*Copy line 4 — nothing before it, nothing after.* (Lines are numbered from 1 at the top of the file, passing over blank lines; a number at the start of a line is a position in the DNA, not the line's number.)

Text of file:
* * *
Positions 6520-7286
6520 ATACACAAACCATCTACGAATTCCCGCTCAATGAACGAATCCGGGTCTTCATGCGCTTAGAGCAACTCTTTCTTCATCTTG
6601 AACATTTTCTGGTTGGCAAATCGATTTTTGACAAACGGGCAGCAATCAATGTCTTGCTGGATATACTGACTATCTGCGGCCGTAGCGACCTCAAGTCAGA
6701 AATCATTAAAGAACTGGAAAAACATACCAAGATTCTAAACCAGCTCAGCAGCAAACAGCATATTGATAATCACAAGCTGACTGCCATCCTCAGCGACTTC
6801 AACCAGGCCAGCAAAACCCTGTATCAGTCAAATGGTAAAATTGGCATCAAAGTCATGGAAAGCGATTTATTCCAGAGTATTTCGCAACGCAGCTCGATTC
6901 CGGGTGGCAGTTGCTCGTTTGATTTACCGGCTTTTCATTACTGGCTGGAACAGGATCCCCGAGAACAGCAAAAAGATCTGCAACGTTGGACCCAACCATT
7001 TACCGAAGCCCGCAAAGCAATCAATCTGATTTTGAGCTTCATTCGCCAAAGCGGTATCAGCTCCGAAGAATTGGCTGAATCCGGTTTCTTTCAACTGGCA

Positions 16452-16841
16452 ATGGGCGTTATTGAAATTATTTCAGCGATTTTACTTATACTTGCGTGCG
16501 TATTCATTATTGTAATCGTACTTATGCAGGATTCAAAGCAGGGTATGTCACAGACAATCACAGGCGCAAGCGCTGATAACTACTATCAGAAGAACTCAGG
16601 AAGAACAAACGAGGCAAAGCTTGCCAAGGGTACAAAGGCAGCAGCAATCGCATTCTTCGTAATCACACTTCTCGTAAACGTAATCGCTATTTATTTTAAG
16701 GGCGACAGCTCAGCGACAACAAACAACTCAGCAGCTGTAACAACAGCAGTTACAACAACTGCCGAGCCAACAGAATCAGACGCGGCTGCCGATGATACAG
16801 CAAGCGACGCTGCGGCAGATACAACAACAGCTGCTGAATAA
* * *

6701 AATCATTAAAGAACTGGAAAAACATACCAAGATTCTAAACCAGCTCAGCAGCAAACAGCATATTGATAATCACAAGCTGACTGCCATCCTCAGCGACTTC